Opaline 101

There are a lot of confusion among new lovebird breeders and hobbyist. First and foremost, Opaline lovebirds are the newest peachface mutation. And therefore, they are from the peachface family. It's the same as lutino peachface or the violet whiteface when they mutated from the original peachface. What that means is that the opaline can be breed with any peachface family and produce fertile babies. If you have not read about the history of the opaline yet, please do so.


There are plenty of information out there explaining abou the opaline and how to breed them. I will try to show you the basic about how to breed them. 

First of all, since the opaline is just another peachface mutation, we need to find out how they act in terms of genetic. Opaline is a sex-linked genes. If you read about the sex-linked #1 and sex-linked #2, you will understand on how they work. In the opaline section, I will explore them in a different ways.

First of all you need to remember the dominate chart on color mutation.

Green red-headed opaline (GRHO)

Green orange-headed opaline(GOHO)

Lutino red-headed opaline, Cinnamon red-headed opaline (LRO)

Lutino orange-headed opailne, Cinnamon orange-headed opaline(LOO)

Seagreen white-hooded opaline(SWO)

Single factor seagreen white-hooded opaline(SFSWO)

Single factor violet white-hooded opaline(SFVW)

Double factor violet white-hooded opaline, Blue olive double factor white-hooded Opaline.(DFVWO)

Creamino white-hooded opaline, Cinnamon white-hooded opaline(CWO)

I do not include the pieds, because pieds are dominate genes. Which are the same as the normal peachface family pieds. I will explore them some more in the mutiple genetic breeding section. But these are the basic dominate hierarchy chart. If you understand it, it will help you to become a more efficiency lovebird breeder.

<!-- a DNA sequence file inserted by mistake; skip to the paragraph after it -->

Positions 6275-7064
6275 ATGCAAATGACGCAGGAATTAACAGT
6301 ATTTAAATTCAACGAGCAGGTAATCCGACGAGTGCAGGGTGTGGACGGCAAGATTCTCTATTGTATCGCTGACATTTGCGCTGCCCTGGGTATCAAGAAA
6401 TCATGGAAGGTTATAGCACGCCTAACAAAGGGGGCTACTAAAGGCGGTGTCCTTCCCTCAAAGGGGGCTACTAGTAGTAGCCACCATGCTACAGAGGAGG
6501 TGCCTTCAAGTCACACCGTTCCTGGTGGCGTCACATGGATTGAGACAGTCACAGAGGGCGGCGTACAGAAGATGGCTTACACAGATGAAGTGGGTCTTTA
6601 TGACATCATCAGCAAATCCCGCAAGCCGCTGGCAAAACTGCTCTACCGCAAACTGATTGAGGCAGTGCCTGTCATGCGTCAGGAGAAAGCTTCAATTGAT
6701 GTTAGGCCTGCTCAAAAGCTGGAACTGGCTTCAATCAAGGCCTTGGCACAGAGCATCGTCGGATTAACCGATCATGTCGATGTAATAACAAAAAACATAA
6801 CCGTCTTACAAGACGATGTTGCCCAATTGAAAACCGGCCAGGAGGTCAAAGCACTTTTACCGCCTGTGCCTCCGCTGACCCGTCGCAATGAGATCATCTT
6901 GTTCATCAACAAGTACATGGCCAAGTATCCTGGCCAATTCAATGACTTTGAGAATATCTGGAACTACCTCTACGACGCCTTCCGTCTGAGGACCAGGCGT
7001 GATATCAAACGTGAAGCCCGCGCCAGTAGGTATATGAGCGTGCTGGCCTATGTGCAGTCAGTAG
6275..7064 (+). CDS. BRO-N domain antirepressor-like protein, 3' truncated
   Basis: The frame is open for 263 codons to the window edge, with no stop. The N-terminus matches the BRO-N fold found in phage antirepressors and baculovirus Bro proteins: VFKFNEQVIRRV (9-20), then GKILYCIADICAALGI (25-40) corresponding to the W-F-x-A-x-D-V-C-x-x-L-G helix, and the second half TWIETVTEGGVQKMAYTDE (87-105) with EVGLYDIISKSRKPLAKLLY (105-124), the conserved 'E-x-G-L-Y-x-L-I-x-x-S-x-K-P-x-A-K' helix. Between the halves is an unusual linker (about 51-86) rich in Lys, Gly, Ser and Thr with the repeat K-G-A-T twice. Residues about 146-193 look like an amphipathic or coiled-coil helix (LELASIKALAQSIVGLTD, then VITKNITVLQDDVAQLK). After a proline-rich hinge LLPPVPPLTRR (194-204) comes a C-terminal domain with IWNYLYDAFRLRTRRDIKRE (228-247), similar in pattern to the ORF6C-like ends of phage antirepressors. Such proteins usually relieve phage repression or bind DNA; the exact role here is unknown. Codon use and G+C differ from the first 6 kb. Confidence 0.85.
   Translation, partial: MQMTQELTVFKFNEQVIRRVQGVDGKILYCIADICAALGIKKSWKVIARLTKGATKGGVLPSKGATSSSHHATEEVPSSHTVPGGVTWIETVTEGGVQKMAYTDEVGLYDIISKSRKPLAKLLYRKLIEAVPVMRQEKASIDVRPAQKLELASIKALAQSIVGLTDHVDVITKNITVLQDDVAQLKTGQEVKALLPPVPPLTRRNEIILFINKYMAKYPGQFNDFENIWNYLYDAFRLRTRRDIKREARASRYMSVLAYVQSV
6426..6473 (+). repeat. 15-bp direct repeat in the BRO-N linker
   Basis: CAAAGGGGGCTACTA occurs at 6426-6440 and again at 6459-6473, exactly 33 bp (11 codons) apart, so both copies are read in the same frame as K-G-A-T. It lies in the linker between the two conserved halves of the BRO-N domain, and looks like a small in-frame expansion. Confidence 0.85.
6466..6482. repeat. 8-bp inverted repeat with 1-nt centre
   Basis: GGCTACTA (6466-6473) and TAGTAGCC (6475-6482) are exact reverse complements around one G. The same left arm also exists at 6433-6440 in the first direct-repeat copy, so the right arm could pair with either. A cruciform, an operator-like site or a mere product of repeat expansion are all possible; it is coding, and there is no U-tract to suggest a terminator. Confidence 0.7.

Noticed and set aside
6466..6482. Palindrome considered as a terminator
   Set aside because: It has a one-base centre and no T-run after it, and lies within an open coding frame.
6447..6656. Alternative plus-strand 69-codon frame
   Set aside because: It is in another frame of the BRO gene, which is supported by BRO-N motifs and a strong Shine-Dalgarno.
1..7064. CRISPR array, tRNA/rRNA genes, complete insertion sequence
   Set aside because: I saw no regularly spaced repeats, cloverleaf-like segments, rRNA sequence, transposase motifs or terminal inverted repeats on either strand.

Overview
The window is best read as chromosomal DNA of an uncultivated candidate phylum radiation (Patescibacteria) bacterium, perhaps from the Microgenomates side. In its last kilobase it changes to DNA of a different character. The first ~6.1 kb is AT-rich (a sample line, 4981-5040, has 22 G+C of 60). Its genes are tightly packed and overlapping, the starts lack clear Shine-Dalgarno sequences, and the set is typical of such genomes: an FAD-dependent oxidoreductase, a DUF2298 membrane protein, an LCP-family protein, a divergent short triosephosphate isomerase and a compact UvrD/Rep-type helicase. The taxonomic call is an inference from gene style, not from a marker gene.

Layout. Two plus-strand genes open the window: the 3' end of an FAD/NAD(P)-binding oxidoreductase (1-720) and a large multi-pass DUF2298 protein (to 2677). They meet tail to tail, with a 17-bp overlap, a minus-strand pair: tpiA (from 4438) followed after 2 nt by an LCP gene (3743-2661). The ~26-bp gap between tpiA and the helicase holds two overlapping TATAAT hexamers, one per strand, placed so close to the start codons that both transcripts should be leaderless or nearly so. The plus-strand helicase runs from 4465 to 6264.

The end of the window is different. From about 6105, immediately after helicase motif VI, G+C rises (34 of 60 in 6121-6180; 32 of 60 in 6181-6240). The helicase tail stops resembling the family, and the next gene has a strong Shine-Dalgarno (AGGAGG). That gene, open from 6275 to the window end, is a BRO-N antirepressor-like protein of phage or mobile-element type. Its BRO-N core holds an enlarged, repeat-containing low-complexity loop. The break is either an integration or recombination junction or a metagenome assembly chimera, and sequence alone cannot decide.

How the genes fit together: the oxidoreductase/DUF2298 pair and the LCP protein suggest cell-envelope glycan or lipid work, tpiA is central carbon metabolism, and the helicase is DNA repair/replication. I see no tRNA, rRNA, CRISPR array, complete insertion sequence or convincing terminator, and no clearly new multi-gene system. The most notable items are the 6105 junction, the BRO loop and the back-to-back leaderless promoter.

This section is of course to explore the basic understanding on how to breed the opaline properly. There are charts that you can follow. However, I have still have many emails about how the charts work. There are also genetic calculator on how to predict what offspring you will get by pairing them certain ways. As I have, it's very confusing to most breeders. If you don't understand the genetics on how they work, using the calculator helps just a bit. This section, I will use examples to show how opaline works.

You can read up on the opaline breeding chart.

First example. 

GRHO X GRHO = GRHO ONLY, Any other color mutation produce beside GRHO means that the parents are split to something. Therefore, breeding GRHO with any opaline will only produce GRHO only. However, since the Opaline is a sex-linked gene, it gets more complicated. However, if you undertand the sex-linked #1 and sex-linked #2, you will be just find. 

Sex-linked gene example 1,

GRHO x Normal GPF = Any GRHO are all females and any GPF will be males split to opaline. If you remember, in the sex-linked gene, only the males can carry the sex-linked gene and the female cannot. We can explore by breeding the offspring.

GPF split to O x GPF = Any GRHO will be females and the GPF can be males or females. However, the males offspring no longer carry the opaline gene. This is the same when we breed for normal cinnamons and normal lutinos as I have explained previously.

GPF x GRHO = All offspring are normal GPF. However, the males will be split to opaline. You cannot tell visually, and therefore, the babies should all be DNA. However, since it's a sex-linked gene, the females are just normal females and is not split to opaline.

GPF split to O x GPF = All opalines can be males or females. And the normal GPF can also be males or females. However, just like the about example, the males is also split to opaline again and not the normal GPF females.